Designing, Deploying, and Evaluating Open-Access Online Delphi Studies (OAODS)

Designing, Deploying, and Evaluating Open-Access Online Delphi Studies (OAODS)

DOI: 10.4018/978-1-5225-8563-3.ch003


This chapter describes the work of creating multimodal open-access online Delphi studies (OAODS). These are electronic Delphi studies that do not begin with an invited group of identified experts to seat a Delphi panel but rather with self-identified domain-specific authorities active on the Social Web, with post-data-collection vetting of the participants (when knowable) and their responses. This chapter explores how to design such instruments with efficacy and nuance, and built-in tests of respondent expertise, and fraud detection, and further, how to test such instruments for efficacy, reliability, and validity, while using some of the latest features available in online survey research platforms. The platform used in this work is the Qualtrics Research Suite.
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Classic Delphi studies involve obtaining forecasts about the future by seating selected certified domain experts to go through one or more rounds of questions. Rounds, or iterations, generally continue until the expert group arrives at a consensus or stability. Initial topics engaged were those dealing with sensitive military research. In general, Delphi Methods (DM) [also referred to as “Delphi Exercises” (Turoff & Hiltz, 1996, p. 2)] are applied to complex problems that are “not compatible to linear or precise analytical techniques, and where subjective judgement on a collective basis could illuminate new perspectives” (Donohoe, Stellefson, & Tennant, 2012, p. 40). Ill-structured problems are those with “unclear goals and incomplete information” (Voss & Post, 1988). These challenges may be so nascent and new that there may be no defined paths forward, as-yet. The Delphi process enables experts to consider “what could/should be” (Miller 2006), so imagination combined with expertise can be relevant.

Early versions of Delphi studies in the late 1940s and 1950s apparently occurred in face-to-face contexts, and over time, online methods (electronic Delphi methods) have been harnessed as well. This work introduces a particular type of electronic Delphi study, dubbed the Open-Access Online Delphi Studies (OAODS). OAODS instruments may be created on and delivered through online survey platforms, dedicated specifically designed platforms for e-Delphi studies, and even learning management systems (LMSes), based on functionalities. A variety of technologies that may be harnessed for this process (Aengenheyster, et al., 2015), and over the years, a number of Internet-based research tools have gained traction. There has been work on building dedicated technology systems to enable some of these processes (Gomez-Sanz & Fernandez, 2015). Of interest, various types of socio-technical systems have been derived from Delphi methods and “emerged under names such as prediction markets, collaborative tagging, recommender systems…and social networks that usually serve a commercial objective” (Linstone & Turoff, 2011, p. 1713). Other areas that use ideas from the Delphi method include “Decision Support Systems (GDSS), Collaborative Systems, and Collective Intelligence, and CMC” (computer mediated communications) (Linstone & Turoff, 2011, p. 1713). Delphi methods have been used for non-research purposes as well, such as to “scaffold complex CMC (author note: computer-mediated communications) discussions by large groups of students learning together online” (Turoff, Hiltz, Yao, Li, Wang, & Cho, 2006, p. 76). A Delphi approach was used to create a multi-attribute decision analysis model, with weighting of the utility factors (Chan, Yung, Lam, Tam, & Cheung, 2001).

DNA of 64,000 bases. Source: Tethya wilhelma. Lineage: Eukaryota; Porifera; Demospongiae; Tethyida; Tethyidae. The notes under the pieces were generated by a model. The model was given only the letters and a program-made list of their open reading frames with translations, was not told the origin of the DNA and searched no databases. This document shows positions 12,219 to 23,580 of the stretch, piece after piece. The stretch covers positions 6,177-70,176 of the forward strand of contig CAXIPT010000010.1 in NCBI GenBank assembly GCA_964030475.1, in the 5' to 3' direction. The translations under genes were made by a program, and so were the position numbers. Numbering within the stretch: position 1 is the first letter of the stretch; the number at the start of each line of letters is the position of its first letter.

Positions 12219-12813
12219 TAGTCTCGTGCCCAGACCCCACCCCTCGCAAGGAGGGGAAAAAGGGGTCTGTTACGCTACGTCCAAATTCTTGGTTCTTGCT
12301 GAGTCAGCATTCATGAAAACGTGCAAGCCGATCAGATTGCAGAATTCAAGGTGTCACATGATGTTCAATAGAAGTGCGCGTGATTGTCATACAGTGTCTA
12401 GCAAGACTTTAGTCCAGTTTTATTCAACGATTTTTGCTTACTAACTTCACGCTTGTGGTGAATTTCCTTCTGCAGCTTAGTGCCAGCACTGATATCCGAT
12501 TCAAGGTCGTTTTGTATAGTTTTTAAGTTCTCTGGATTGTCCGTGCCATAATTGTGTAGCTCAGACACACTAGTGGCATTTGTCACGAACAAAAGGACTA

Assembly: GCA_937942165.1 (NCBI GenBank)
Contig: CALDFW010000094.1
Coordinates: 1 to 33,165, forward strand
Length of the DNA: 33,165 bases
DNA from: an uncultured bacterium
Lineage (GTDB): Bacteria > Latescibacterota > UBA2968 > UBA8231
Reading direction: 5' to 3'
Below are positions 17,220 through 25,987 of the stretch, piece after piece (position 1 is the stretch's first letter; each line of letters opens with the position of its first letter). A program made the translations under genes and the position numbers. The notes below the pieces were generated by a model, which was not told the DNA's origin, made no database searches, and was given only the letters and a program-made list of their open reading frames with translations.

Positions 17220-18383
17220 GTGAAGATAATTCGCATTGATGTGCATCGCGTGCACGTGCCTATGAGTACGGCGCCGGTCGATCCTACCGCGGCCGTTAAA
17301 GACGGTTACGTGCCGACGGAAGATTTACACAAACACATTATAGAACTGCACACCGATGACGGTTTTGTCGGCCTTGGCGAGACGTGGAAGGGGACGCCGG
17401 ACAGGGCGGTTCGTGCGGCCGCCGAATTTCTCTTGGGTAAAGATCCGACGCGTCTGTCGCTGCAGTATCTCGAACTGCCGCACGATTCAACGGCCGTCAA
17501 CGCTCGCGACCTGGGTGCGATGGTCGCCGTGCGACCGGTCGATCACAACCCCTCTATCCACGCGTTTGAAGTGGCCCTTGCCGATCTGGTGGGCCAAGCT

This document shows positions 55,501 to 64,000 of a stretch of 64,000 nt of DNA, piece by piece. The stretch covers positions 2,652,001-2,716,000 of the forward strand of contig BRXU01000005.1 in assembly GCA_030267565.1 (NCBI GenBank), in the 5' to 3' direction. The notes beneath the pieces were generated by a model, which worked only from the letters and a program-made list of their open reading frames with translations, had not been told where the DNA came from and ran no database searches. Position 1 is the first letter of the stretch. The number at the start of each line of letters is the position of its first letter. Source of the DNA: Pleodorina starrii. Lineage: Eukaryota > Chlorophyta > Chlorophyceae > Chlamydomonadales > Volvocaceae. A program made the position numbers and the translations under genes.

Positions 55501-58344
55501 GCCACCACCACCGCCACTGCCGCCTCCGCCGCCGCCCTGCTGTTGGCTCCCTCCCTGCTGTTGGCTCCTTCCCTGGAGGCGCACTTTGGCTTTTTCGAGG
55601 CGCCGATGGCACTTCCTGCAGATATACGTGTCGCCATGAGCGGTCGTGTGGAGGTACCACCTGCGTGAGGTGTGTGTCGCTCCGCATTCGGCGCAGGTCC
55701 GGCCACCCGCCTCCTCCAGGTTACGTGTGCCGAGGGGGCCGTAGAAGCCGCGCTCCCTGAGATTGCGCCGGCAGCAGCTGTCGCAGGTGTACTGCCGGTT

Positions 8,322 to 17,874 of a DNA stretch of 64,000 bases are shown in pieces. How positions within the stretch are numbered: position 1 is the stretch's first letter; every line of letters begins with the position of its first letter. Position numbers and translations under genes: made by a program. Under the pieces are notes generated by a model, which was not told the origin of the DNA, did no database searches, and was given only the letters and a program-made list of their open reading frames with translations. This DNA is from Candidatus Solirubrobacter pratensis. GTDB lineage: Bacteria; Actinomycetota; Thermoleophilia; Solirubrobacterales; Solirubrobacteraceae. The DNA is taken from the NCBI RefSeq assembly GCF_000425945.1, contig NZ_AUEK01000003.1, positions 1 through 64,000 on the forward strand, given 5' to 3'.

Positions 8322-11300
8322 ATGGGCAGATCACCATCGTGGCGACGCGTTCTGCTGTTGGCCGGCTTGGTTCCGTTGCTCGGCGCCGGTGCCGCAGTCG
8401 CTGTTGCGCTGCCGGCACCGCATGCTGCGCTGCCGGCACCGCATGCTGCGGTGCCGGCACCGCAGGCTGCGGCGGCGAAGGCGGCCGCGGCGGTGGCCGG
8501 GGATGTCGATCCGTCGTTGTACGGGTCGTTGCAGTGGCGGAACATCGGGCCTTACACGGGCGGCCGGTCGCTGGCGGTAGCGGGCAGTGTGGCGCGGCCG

Based on integrations with social media platforms (social networking sites, microblogging sites, blogging sites, news-sharing sites, video sharing platforms, image sharing platforms, publication platforms, and others), open calls may be made seamlessly to a broad potential audience. [For example, Qualtrics has integrations with publishing platforms like WordPress® (Benton, Pappas, & Pappas, 2011) as well as social media ties with Twitter®, Facebook®, Reddit®, LinkedIn®, Google Plus®, Pinterest®, and others.] Micro-payment work platforms enable the seating of panels to respond to designed surveys, as do online research platforms. Open-links themselves may be broadcast via electronic mailing lists, websites, person-to-person emails, text messages, and other methods; they may be conveyed as texts, images, two-dimensional bar codes/Quick Response (QR) codes, and other forms.

Key Terms in this Chapter

Round: An iteration or “wave” of a Delphi study.

Dissensus: Dissent, disagreement.

Consensus: Consent, agreement.

Real-Time Delphi Study: An online Delphi study with potentially only one round.

Expert Panel: The individuals who have varying levels of expertise in a particular domain, mixed-domain, or peripheral domain.

Discussion Leader: Facilitator of a Delphi study.

Open-Access Online Delphi Studies (OAODS): Often-continuous online (electronic) Delphi studies that involve open links that self-professed experts may access and respond to (requiring validation of expertise).

E-Delphi Study: An electronic Delphi study deployed off of a socio-technical platform, such as a dedicated platform, an online survey platform, or social media platform.

Debriefing: An elicitation of information to better understand a phenomenon or event.

Delphi Study: A type of research involving experts, who engage in single- or multi-stage rounds of questions and other elicitations, in order to understand elusive future events or other topics.

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